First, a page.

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Airbus Strobes: R Wing Blinks Twice, L Wing Once?  
User currently offlineJogales From United States of America, joined Aug 2005, 437 posts, RR: 0
Posted (6 years 7 months 3 weeks 5 days 21 hours ago) and read 6870 times:

This has been covered in one or two posts before, but I haven't seen any real details on it.

I live under the approach path to TPA. Recently, a US A319 came over and the right wing strobed twice like is normal on an airbus, but the left wing only strobed once. I'm absolutely positive of this...I looked at the aircraft for a good long while and saw it from several angles as it passed overhead.

A few nights later, I saw the same thing happen again, but this time it was a US A321. The left wing strobe bulb was obviously still working as it blinked once in both cases, but what would cause it to only blink one time while the right strobe blinked twice? Are there actually two strobes that strobe one right after the other on each wing? If it matters, both wings and the tail strobed at the same time, then the right wing strobed again. If the strobe is still technically working, is there any requirement to fix it?

Another strobe related question...I saw a CO 752 come over tonight with only one strobe blinking. Does that mean that it burned out in flight, or are planes allowed to take off with one inop strobe? What about with all wing/tail strobes inop?


Inquiring minds want to know


Josh

[Edited 2008-01-30 21:19:42]


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17 replies: All unread, jump to last
 
User currently offlineLASOctoberB6 From Japan, joined Nov 2006, 2380 posts, RR: 1
Reply 1, posted (6 years 7 months 3 weeks 5 days 20 hours ago) and read 6845 times:



Quoting Jogales (Thread starter):
US A319



Quoting Jogales (Thread starter):
US A321.

I've also noticed that the wing strobes are pulsing differently on US' A32x series..

Quoting Jogales (Thread starter):
752

I don't know if it's me or the plane, but 757's and 767's strobe lights seem to pulse at different intervals and I've never been able to tell if they pulse, then a min or so later, it pulses again and the one after that seems to pulse at a different rate than the previous synced ones.. IDK...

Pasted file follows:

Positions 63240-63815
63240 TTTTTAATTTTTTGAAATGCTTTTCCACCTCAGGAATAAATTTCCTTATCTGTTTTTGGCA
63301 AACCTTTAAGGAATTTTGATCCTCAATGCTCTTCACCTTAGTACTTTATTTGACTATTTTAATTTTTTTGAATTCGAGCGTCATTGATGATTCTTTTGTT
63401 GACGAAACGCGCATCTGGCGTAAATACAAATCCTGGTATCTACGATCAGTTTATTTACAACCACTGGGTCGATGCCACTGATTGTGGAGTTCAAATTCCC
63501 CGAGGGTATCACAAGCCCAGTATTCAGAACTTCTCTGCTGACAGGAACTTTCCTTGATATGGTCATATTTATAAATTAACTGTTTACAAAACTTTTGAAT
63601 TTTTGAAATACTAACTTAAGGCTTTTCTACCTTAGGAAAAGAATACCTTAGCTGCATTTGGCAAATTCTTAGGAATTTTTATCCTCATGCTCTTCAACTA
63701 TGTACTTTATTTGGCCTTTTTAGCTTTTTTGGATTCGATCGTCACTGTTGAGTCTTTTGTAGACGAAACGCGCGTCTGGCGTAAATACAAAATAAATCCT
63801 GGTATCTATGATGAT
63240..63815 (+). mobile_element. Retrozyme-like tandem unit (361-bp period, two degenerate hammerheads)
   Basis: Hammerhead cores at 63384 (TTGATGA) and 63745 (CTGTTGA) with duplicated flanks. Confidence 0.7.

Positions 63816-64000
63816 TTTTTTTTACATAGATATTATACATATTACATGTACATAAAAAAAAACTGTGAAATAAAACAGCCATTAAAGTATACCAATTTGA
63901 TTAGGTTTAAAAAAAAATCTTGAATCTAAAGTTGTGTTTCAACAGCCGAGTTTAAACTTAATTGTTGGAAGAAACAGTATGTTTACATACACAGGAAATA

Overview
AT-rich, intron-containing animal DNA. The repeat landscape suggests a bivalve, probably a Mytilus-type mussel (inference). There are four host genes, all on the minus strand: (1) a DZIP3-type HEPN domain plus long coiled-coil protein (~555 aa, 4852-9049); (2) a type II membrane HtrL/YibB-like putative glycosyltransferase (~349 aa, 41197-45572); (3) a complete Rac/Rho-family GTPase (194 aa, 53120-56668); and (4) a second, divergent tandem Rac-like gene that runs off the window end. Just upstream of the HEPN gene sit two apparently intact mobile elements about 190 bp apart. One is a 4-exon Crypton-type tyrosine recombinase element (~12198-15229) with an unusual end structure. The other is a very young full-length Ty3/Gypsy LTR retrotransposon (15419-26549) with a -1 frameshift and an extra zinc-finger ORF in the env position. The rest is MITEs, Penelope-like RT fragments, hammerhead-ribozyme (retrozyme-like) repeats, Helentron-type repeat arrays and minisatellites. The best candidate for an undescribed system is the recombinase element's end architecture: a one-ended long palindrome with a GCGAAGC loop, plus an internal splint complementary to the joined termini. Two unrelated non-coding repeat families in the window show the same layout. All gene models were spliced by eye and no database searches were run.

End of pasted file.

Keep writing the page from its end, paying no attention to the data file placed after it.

[NOT IN SERVICE] {WEStJet}
User currently offlineRendezvous From New Zealand, joined May 2001, 516 posts, RR: 0
Reply 2, posted (6 years 7 months 3 weeks 5 days 19 hours ago) and read 6837 times:

The Airbus planes have two strobe bulbs in each wingtip. They flash in sequence, and therefor it looks like a double flash. It sounds like one of the bulbs needed to be replaced on the plane(s) your saw.

User currently offlineWILCO737 From Greenland, joined Jun 2004, 9039 posts, RR: 76
Reply 3, posted (6 years 7 months 3 weeks 5 days 17 hours ago) and read 6800 times:
AIRLINERS.NET CREW
HEAD MODERATOR

And the airbus has something like a strobe light syncronisation computer (or something like that)...

A computer you cannot live without: beacon once, strobes twice, all the time! So you can tell from a greater distance if its an Airbus or not Big grin

WILCO737 (MD11F)
 airplane 



It it's not Boeing, I am not going.
User currently offlineHAWK21M From India, joined Jan 2001, 31684 posts, RR: 56
Reply 4, posted (6 years 7 months 3 weeks 5 days 15 hours ago) and read 6785 times:

Most Boeings strobe one flash at the time while most Airbus strobe has two continious flashes.
By the look of things....In the A320 one Bulb is Inop hence the single flash.


regds
MEL



Think of the brighter side!
User currently offlineWirelock From Spain, joined Sep 2007, 126 posts, RR: 0
Reply 5, posted (6 years 7 months 3 weeks 4 days 17 hours ago) and read 6576 times:

If the test confirms the fault in the LH WING TIP STROBE:

- replace the LIGHT-STROBE, L WING TIP 17LV